Submitted February 8, 1927.
Decided February 22, 1927.
Appeal from Circuit Court, Wood County.
Suit by the Kearneysville Creamery Company against the American Creamery Company and others. From a decree for plaintiff, defendants appeal.
Reversed and dismissed.
Russell, Hiteshew Adams, for appellants.
Martin Seibert, for appellee.
The plaintiff obtained a judgment in the circuit court of Wood county against the defendants, for certain sums which the bill alleged were paid to the defendants for services as directors without the assent of the stockholders. The defendants admit the payments, but deny that they were for directors' salaries, and claim that they were distributions of earnings made under the mutual agreement and approval of all the stockholders of the plaintiff.
The capital stock of the plaintiff is $10,000.00, divided into 100 shares. The first meeting of the stockholders was held on July 17, 1918. The minutes of that meeting show that when it terminated the stock was held as follows: E. S. Haller, 21 shares; Mrs. Haller, 1 share; J. M. White, 1 share; D. K. Barrick, 1 share; and W. M. B. Sine, 76 shares. That meeting was the only one of which there were any minutes kept.
On or about Aug. 1, 1918, the testimony shows that W. M. B. Sine was the owner of 78 shares. As E. S. Haller continued to hold his 21 shares, and Mrs. Haller her 1 share, the logical conclusion is that Sine had at that time secured the shares of White and Barrack, respectively.
On or about Aug. 1, 1918, Sine sold 13 shares of his stock to each of his co-defendants, J. H. Randolph, A. G. Sine, C. T. Hiteshew, G. W. Strong, and J. T. Swager, retaining 13 shares for himself.
There was only one witness, defendant Randolph, who testified as to how the payments came to be made. He was called as a witness by the plaintiff. His evidence is not denied and will be accepted as true. He stated that the stock purchased by him and his associates from Sine was paid for individually, and that on or about that time an informal meeting of the stockholders was held in Parkersburg, which was attended by the several personal defendants to this suit and E. S. Haller, who comprised all the stockholders and directors of the company at that time, except Mrs. Haller; that her share was understood among the stockholders to belong to Haller; that it was then mutually agreed that $50.00 a month should be paid out of the earnings of the company to each stockholder, except Mrs. Haller; that the vouchers issued for those payments were marked "For Salary"; that the payments were carried on the books of the company under the head of "Salaries"; but that they were in fact distributions of the earnings of the company.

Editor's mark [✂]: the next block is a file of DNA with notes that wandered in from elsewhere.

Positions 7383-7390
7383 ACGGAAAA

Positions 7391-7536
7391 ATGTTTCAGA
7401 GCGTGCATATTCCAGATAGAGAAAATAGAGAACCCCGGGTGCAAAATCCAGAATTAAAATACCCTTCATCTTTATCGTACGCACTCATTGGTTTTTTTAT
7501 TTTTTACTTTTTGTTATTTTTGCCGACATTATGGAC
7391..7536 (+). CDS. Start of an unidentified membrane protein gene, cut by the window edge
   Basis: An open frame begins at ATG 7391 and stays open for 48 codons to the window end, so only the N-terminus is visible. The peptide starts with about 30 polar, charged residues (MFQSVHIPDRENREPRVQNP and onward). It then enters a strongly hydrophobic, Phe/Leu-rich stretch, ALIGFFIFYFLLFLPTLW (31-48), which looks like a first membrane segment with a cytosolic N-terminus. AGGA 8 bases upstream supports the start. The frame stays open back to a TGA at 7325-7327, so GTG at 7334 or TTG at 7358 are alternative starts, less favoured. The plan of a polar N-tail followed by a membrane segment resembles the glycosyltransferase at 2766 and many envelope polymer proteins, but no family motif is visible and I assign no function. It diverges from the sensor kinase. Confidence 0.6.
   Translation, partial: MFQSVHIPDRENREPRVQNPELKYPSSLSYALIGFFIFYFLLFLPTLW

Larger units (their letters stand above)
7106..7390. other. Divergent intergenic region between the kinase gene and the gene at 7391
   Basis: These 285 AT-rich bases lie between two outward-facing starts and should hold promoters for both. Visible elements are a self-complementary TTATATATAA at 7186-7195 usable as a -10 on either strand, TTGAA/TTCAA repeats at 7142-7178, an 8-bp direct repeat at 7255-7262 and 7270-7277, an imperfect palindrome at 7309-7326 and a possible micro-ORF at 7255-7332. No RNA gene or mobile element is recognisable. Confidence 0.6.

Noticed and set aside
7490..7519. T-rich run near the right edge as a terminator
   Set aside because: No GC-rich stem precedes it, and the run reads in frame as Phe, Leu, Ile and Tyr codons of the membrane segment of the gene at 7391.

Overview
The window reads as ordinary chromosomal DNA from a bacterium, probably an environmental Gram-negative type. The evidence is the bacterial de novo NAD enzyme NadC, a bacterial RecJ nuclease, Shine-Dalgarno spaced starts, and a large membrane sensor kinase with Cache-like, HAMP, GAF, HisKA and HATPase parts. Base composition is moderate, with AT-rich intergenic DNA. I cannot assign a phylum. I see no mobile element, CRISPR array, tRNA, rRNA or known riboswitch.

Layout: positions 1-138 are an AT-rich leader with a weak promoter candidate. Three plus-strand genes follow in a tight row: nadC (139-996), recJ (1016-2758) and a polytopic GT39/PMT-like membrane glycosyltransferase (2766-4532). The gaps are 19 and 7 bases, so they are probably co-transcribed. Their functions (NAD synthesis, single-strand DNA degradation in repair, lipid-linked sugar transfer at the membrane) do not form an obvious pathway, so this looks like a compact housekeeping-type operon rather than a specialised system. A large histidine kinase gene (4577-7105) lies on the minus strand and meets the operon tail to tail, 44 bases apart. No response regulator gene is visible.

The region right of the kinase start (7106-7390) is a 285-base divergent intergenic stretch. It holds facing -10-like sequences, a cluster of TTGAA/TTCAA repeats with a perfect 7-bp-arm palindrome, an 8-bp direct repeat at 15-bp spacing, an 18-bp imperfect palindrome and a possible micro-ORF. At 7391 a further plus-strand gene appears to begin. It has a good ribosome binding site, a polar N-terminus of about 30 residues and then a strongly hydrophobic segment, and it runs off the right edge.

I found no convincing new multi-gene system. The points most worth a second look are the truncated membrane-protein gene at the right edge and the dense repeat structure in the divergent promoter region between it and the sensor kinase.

These payments continued until the middle of April, 1919. On April 30, the stock theretofore owned by the several defendants was sold to E. S. Haller and associates, by the defendant American Creamery Company. All of the stock in this latter company was owned by the personal defendants to this suit. When it was organized, or when it secured that stock, does not appear in the record. A letter written to the plaintiff by the secretary of the American Creamery Company in 1923 states that "in the first few months" after the organization of the American Creamery Company it held "the controlling stock" in the Kearneysville Creamery Company.
The plaintiff contends that the meeting at Parkersburg was illegal because (1) it was not called in the manner provided in the by-laws, (2) there was no waiver of notice of the meeting, in writing, signed by all the stockholders, (3) there could be no lawful meeting of the stockholders except at Kearneysville, which was the principal office of the company, (4) no record was kept of the meeting, either as a stockholders' or a directors' meeting, and (5) the meeting was participated in by persons who were not stockholders of record.